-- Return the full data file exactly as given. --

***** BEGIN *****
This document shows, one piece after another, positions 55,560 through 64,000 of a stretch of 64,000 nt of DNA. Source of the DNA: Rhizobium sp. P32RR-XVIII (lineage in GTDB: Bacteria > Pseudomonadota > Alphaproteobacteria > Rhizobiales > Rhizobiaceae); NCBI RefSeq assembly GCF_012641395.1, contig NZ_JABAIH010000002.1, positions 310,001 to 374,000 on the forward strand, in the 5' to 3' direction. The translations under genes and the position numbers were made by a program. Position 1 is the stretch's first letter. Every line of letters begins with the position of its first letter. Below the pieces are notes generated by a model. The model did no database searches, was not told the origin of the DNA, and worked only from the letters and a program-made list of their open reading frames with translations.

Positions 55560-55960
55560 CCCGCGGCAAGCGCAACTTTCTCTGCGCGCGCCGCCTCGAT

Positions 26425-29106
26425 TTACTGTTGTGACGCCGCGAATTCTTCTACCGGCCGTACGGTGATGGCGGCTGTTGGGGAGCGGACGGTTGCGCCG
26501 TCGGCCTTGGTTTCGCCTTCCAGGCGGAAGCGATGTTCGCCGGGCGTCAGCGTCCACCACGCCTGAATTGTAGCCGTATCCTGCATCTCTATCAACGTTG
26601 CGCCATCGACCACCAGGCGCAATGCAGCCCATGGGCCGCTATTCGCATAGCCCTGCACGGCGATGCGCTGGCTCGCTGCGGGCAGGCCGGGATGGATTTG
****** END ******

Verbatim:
This document shows, one piece after another, positions 55,560 through 64,000 of a stretch of 64,000 nt of DNA. Source of the DNA: Rhizobium sp. P32RR-XVIII (lineage in GTDB: Bacteria > Pseudomonadota > Alphaproteobacteria > Rhizobiales > Rhizobiaceae); NCBI RefSeq assembly GCF_012641395.1, contig NZ_JABAIH010000002.1, positions 310,001 to 374,000 on the forward strand, in the 5' to 3' direction. The translations under genes and the position numbers were made by a program. Position 1 is the stretch's first letter. Every line of letters begins with the position of its first letter. Below the pieces are notes generated by a model. The model did no database searches, was not told the origin of the DNA, and worked only from the letters and a program-made list of their open reading frames with translations.

Positions 55560-55960
55560 CCCGCGGCAAGCGCAACTTTCTCTGCGCGCGCCGCCTCGAT

Positions 26425-29106
26425 TTACTGTTGTGACGCCGCGAATTCTTCTACCGGCCGTACGGTGATGGCGGCTGTTGGGGAGCGGACGGTTGCGCCG
26501 TCGGCCTTGGTTTCGCCTTCCAGGCGGAAGCGATGTTCGCCGGGCGTCAGCGTCCACCACGCCTGAATTGTAGCCGTATCCTGCATCTCTATCAACGTTG
26601 CGCCATCGACCACCAGGCGCAATGCAGCCCATGGGCCGCTATTCGCATAGCCCTGCACGGCGATGCGCTGGCTCGCTGCGGGCAGGCCGGGATGGATTTG